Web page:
BROOKSVILLE — It was cold Saturday morning as volunteers conducted Hernando County's annual homeless census. But none of those interviewed by volunteers complained of the weather. What many wanted was some kind of work. "I'm doing fine. I've got six jars of peanut butter," said Larry Workman, 50. "I could use a job. And a raincoat." The Mid Florida Homeless Coalition coordinates the annual census, which is needed to secure state and federal funding for support services across the county. A final tally is expected this week.
Many of the woods were empty as volunteers searched the Brooksville area. Several people said police have made it harder to live off the land this year, arresting the homeless for trespassing or panhandling.
"Most of them moved out," said Grady Moore, 51, who has been homeless for several years. "Maybe their lives got better."
While several people were willing to talk and share their stories, getting an accurate count was difficult.
"I'm going to jail for three days if they see me standing here holding this sign one more time," said Robert Clyde, 51. "I'm not robbing stores. There's hardly any work for day laborers."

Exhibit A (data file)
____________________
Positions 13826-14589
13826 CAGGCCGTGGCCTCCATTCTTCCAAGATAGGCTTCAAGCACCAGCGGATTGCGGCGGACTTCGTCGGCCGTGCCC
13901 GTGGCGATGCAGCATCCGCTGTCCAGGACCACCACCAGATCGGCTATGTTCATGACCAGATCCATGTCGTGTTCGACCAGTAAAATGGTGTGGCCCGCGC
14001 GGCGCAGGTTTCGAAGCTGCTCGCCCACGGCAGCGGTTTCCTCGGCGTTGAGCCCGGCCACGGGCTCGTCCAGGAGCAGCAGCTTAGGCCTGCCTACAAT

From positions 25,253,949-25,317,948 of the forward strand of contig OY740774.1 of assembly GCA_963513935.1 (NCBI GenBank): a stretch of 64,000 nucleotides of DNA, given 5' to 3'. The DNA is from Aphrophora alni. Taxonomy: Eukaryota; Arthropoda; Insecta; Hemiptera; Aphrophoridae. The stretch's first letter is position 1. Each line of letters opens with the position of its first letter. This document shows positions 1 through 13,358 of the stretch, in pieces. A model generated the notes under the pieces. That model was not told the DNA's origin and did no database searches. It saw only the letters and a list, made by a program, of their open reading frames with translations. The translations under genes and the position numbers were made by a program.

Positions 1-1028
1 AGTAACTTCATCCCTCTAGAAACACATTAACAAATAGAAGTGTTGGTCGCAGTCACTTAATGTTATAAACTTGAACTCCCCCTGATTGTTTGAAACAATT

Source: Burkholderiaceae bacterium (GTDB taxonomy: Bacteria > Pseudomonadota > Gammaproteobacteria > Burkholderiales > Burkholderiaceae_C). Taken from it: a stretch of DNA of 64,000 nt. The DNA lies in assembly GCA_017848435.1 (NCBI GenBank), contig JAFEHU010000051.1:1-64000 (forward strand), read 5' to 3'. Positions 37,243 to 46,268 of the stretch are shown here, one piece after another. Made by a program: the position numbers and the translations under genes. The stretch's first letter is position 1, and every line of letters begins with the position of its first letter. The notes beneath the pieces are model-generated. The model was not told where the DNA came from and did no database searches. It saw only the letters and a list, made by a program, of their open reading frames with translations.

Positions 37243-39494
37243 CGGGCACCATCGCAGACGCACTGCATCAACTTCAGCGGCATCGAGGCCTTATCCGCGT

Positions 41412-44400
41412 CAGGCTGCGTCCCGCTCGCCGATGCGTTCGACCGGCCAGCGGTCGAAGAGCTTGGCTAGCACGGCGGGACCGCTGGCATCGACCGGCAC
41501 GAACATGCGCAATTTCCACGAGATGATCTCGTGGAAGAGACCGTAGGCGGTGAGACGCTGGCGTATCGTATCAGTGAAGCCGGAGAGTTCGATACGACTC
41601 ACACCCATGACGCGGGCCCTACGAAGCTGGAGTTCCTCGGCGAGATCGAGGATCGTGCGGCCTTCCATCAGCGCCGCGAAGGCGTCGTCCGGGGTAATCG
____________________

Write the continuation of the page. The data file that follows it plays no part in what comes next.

One camp was empty Saturday. Tattered newspapers, a child's blue fleece cap and a Christmas ornament hung from a vine — clues to whoever might have been there before or whoever might return later in the day.
Volunteers Jim Yeske and Fred Glass conducted formal surveys as they interviewed the homeless they met. They were sympathetic to requests for work.
But everyone knew the bottom line. With unemployment in the county at an 18-year high at 10.9 percent, job prospects are bleak.
For some, particularly those who are able to stay with friends or relatives while they save up to have their own residence again, it's difficult to ask for help. These "nearly homeless" are also difficult to track.
For Rachel Sysol, 21, and her husband, Joseph Hawkins, 26, work has been difficult to find. On Saturday, they helped his mother and a friend find and load scrap metal to sell.
Sysol had worked as a cook in the Army and recently returned from being stationed in Belgium.
"We chose to come home at the wrong time," she told her husband, whose family they are staying with. "We should have just stayed over there."
But she wasn't ready to ask this group for help, saying she had some job leads later in the day.
David Strausbach, 49, worked as a contractor when he moved to Hernando County two years ago. Now, he considers himself lucky to have a tent over his head.
"Is there anything I could bring you later on?" Yeske asked, handing him a couple of Quaker granola bars.
"I need a job," said Strausbach, "just a job."